Training is recommended for anybody who specifies, installs or repairs fibre optic systems. This includes electricians, IT technicians, and communications technicians. With training, students can learn how to properly install and repair fibre optic systems in both inside and outside plant operations. This includes how to best use the special tools engineered to correctly strip, clean, splice and test the quality of the connections. Many training companies also cover more advanced topics including troubleshooting systems, budgeting for damage losses, keeping records and maintaining necessary documentation about the fibre optic system.

Although training is extremely important, so is using the correct tools for the job. One of the best ways to meet cleanliness standards like IEC 61300-3-35 is to use cleaning tools that have been engineered specifically for fibre optic applications. Better cleaning tools and procedures will enable technicians to clean quickly and thoroughly, saving both time and money.

Tools of the trade

So, what are the essential tools? Let’s start with optical grade cleaning fluid. The easiest way to eliminate contamination caused by an electrostatic charge is through a wet-dry cleaning process using an appropriate, non-alcohol based optical-grade cleaning fluid. Select a cleaning fluid that will not leave any residue, is static dissipating and comes in a hermetically-sealed container to prevent cross-contamination and spills. Also ensure it is fast-drying and non-flammable.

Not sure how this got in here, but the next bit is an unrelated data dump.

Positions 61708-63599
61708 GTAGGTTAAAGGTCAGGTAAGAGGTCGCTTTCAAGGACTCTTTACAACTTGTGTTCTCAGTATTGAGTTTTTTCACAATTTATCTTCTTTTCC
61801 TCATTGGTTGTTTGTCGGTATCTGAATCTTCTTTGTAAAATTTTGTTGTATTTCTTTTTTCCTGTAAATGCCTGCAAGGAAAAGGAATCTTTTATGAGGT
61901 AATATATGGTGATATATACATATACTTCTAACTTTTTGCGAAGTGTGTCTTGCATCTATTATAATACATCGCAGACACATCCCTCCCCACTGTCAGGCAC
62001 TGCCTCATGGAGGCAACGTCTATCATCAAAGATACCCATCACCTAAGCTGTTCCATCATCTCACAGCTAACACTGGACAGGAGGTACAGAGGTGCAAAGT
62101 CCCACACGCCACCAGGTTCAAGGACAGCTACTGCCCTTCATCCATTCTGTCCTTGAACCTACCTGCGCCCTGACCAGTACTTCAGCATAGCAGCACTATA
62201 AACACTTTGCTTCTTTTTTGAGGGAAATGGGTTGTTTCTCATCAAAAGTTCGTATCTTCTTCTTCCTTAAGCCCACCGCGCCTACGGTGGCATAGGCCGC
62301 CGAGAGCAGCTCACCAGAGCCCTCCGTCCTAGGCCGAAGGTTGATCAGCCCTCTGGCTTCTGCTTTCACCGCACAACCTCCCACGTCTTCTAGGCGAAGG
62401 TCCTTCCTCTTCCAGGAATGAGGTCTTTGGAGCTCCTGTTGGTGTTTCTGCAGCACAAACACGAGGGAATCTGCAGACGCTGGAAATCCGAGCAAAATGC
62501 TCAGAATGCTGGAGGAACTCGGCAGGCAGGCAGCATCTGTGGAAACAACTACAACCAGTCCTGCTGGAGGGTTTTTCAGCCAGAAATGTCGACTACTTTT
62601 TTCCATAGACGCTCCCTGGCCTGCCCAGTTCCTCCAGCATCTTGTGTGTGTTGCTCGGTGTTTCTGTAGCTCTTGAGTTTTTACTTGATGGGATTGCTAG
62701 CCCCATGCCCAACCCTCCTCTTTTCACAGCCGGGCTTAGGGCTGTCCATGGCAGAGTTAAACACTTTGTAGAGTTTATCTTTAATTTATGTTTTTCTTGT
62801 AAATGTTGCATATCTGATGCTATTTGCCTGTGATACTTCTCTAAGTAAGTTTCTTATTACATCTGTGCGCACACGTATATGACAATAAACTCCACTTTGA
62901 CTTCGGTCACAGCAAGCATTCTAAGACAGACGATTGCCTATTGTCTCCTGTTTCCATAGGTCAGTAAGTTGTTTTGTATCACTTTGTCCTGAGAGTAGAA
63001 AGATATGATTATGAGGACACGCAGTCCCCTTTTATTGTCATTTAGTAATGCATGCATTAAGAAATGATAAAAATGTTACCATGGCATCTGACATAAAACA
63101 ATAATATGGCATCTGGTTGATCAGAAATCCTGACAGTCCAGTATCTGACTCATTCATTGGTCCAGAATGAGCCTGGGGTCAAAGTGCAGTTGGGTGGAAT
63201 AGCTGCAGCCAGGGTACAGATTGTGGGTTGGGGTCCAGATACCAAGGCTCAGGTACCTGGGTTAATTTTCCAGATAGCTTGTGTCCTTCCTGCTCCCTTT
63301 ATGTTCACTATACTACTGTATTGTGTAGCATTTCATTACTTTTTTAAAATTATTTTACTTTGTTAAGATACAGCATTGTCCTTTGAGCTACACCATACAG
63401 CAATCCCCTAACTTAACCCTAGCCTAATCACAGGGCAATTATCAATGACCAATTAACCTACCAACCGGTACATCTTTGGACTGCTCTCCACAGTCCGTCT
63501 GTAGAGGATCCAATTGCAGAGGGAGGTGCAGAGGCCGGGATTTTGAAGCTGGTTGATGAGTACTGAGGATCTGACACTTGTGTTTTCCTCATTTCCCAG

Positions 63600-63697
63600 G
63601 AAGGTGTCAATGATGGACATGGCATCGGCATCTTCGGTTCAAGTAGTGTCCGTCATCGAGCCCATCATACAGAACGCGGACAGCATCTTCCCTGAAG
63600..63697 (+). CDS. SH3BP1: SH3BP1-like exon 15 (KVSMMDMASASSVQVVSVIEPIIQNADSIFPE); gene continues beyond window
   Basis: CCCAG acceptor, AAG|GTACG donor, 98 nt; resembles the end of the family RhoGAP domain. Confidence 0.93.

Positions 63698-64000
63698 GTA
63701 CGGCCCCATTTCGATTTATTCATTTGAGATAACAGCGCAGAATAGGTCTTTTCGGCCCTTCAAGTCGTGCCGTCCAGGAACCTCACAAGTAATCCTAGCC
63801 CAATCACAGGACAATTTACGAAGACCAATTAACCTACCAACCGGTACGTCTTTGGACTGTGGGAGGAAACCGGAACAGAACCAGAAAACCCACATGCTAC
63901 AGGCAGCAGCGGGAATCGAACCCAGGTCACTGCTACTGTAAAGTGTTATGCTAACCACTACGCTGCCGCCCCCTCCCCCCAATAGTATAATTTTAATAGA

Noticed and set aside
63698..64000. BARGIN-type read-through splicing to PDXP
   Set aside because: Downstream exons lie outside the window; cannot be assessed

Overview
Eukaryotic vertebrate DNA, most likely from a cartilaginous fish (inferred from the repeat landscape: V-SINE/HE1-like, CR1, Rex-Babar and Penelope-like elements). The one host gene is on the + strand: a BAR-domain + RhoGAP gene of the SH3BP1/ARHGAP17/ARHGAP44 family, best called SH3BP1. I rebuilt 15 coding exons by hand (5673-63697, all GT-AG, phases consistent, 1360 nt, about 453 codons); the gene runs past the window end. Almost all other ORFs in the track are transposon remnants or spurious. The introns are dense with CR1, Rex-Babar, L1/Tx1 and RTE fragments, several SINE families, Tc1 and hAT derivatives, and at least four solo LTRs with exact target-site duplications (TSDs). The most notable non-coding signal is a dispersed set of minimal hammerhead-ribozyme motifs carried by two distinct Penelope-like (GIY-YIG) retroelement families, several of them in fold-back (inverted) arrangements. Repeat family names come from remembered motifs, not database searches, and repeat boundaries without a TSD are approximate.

Use fabric optical-grade cleaning wipes and either a single-use connector cleaning stick or a more advanced ‘clicker’ type of cleaner that can provide hundreds of cleans before it must be replaced.  Each type of cleaner is sized to the specific connector used in the installation. Using the right cleaning stick or clicker ensures a highly-absorbent tool that will effectively remove oils and particulate contamination from the surface of the end face. They will be soft enough not to scratch the ceramic or composite ferrule end face while not generating lint.

Finally, make sure there is a sufficient tool to inspect the fibre. It is important to always inspect, clean and re-inspect the termini on both ends of a connector pair. This should be performed even on brand new components which often come from the factory needing to be cleaned before installation. The inspection process helps to visually identify problems like permanent defects and any contamination that can interfere with, or damage, the surface of the optical termini.

Training will ultimately cut future costs by reducing the problems caused by contaminated fibre connectors. By understanding proper cleaning procedures and improving skills and knowledge, technicians can confidently install and maintain 5G fibre and increase its reliability.

Jay Tourigny is senior vice president at MicroCare Corp